Spin Room Reaction to GOP Debate

PHOTO: REUTERS

PHOTO: REUTERS


Jewish Insider caught up with Congressman Darrell Issa (R-CA), a Rubio supporter, and Todd Ricketts, from the “Our Principles” anti-Trump PAC, in the spin room following Thursday night’s Republican presidential debate in Miami, Florida.

Darrell Issa: “I think this was the most substantive debate we’ve had, and it was good for Marco Rubio because that’s an area where he’s done his homework, he knows the issues, and he knows what has to be done. I think, particularly, for the people in Florida, what they heard was Donald Trump talking about this ‘neutral’ concept of driving a harder deal etc., with such a naïve misunderstanding of the issues. Marco Rubio made it very clear: it’s the wrong time. It’s a wrong time when Hamas is a terrorist organization – even Egypt has recognized that Hamas is a terrorist organization and named it that way – and yet Donald Trump, somehow, thinks that if you just drive a harder deal you’re going to get things done, rather than this is the wrong time; they don’t have the infrastructure to in fact be a state.

Jewish Insider: Do you worry that if Trump is the GOP nominee that a lot of people who are concerned about stability in the Middle East might support Hillary in the general?

DI: “First of all, Hillary is wrong on the issues, and has been wrong on the issues for a long time. It was the Obama/Hillary Clinton administration that strained the relationship with Israel, basically turned out backs on our ally, and it’s her policies that are responsible for Libya and the other failed states. I think right now the only way for the pro-Israel community to not go with the Republican Party would be if we had the naiveness of Donald Trump because, right now, four more years or eight more years of Obama is exactly what Israel cannot afford.”

JI: Are you confident that Trump and the Republican Party are going to be able to do what it needs to in order to maintain support, or are you worried that he would lose it?

DI: “Donald Trump tonight showed he didn’t understand the issues that Israel faces every day. He doesn’t understand how you change the dynamics on the ground. You know, Marco [Rubio] has been to Egypt; he’s been to Israel and Jordan. He understands that Israel has partnerships that work with Jordan, that work with Egypt to make the region safer, and [Trump] just assumes all Muslims can’t be worked with. It wasn’t just Marco, but others pointed out that, in fact, we need that community to clean it up. The Wahhabism that has spawned so much of ISIS and Al Qaida is, in fact, a creation of a region, and that region – those people, those governments – have to change what they teach. It’s not going to be changed by America, it’s not going to be changed by Israel, but it’s going to be changed by standing by Israel and getting these countries to make the changes necessary to stop teaching hate.”

JI: Do you think it’s in Israel’s strategic interest to wait out the Obama administration before signing the MOU?

DI: “I think that considering that next week, Obama found a way not to find a convenient time meeting with Prime Minister Netanyahu, says a lot about where this administration is in its last year. The relationship between Israel and the House, Israel and the Senate – on a bipartisan basis – is strong; led by Republicans, but strong. The relationship that Prime Minister Netanyahu saw when he came to the U.S. at the invitation of then Speaker Boehner is the historic relationship. Unfortunately, he did not find, and does not find, Pennsylvania Avenue – he [Netanyahu] finds a way to work with the president because this is the president that has had a cold relationship and one that Israel does not deserve. “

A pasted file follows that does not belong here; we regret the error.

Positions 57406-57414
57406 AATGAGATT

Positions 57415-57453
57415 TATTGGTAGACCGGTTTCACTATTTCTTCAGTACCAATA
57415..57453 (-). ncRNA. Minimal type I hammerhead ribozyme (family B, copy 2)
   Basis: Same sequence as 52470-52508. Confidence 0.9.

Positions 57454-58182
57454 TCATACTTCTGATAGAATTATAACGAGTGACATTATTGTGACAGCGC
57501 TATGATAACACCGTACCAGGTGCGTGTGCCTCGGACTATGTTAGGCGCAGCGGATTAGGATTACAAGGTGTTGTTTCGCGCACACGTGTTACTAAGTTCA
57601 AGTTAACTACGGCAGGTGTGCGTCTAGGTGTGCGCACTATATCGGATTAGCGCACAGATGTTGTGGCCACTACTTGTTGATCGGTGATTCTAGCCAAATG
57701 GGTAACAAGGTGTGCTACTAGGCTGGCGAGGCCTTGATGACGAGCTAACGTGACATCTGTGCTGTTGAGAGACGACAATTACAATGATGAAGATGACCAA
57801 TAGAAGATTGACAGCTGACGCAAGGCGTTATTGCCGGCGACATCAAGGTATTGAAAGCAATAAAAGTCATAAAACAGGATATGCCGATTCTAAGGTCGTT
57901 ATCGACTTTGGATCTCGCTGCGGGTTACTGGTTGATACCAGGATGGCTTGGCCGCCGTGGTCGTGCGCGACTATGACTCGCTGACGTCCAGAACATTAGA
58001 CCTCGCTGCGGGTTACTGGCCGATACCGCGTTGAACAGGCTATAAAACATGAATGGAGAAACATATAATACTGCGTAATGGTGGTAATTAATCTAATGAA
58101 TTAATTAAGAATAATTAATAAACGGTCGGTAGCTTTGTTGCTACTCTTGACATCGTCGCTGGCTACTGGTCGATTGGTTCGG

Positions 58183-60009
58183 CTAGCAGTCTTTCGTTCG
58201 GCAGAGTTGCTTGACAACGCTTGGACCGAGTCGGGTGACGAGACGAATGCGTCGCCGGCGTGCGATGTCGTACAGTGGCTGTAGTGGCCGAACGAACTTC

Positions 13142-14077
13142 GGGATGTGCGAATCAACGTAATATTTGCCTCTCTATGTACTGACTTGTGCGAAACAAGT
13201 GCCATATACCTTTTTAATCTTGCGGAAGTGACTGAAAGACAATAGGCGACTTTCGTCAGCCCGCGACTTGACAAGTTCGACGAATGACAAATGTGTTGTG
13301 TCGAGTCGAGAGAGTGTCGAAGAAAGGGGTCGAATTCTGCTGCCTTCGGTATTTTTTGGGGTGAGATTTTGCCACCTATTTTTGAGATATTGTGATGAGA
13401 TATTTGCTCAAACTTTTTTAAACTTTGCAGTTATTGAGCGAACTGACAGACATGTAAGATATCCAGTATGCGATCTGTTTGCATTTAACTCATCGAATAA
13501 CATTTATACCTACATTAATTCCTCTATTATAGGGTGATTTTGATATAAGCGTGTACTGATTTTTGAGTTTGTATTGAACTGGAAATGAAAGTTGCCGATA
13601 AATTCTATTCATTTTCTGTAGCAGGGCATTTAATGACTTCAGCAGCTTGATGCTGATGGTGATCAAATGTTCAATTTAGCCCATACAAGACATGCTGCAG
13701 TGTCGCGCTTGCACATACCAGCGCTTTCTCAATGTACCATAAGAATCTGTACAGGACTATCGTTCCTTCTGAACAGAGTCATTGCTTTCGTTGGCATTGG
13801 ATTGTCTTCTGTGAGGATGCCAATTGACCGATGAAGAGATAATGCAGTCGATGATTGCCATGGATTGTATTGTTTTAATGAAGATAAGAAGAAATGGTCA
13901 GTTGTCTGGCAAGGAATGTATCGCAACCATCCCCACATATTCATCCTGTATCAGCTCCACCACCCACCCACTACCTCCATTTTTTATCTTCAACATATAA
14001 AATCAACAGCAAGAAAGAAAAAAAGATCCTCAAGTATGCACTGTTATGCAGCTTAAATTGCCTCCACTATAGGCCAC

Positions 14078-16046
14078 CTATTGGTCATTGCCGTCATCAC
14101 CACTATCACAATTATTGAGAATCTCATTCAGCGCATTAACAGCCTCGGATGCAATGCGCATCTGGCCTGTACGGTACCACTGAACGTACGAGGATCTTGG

JI: Again, you think Israel is better off waiting for the next administration on this MOU?

DI: I am with Prime Minister Netanyahu at least once a year, sometimes a couple of times a year. He’s smart; he leads Israel and makes decisions on their behalf. I learned a long time ago that rather than my saying what Israel’s to do, I support Israel, and I will support the decision by that government either way, and I think that’s a decision I trust Israel to make.”

********

Todd Ricketts: “I thought all the candidates showed themselves well. I think Trump showed a sincere lack of depth on almost every issue.”

Jewish Insider: What do you think about this debate being more anti-climactic, did that bode well for Trump better than prior debates?

TR: “I think without all the inflammatory remarks, it kind of turned him into a regular politician, and as a regular politician, he showed a lack of depth and knowledge on the issues.”

JI: So, you think this debate was actually worse for him than prior debates?

TR: “I think so, but we will have to see if it shows up in the polls.”

JI: What did you think about his answer on one hand he’s the most pro-Israel candidate, and, on the other hand, convincing the Palestinians that he’s neutral?

TR: I don’t tend to be an expert on Israel and Palestinian issues, but I would say that making any sort of statement that says you can start negotiations without Hamas and the Palestinian Authority recognizing Israel’s right to exist, is a fool’s error. Bill Clinton did that in 1999, and it led to the intifada.

JI: What do you say to people in the pro-Israel community, if one of their top issues is stability in the Middle East, and it comes down to Hillary vs. Trump, and they are leaning towards Hillary, what would you say to them?

TR: I guess in that scenario, we know Hillary to be a disaster, and if Trump is our nominee, we are just going to have to rally around him and get him educated really quick.

JI: Are you concerned with some of his positions on foreign policy?

TR: I’m concerned of his lack of a position on foreign policy.


Comments are closed.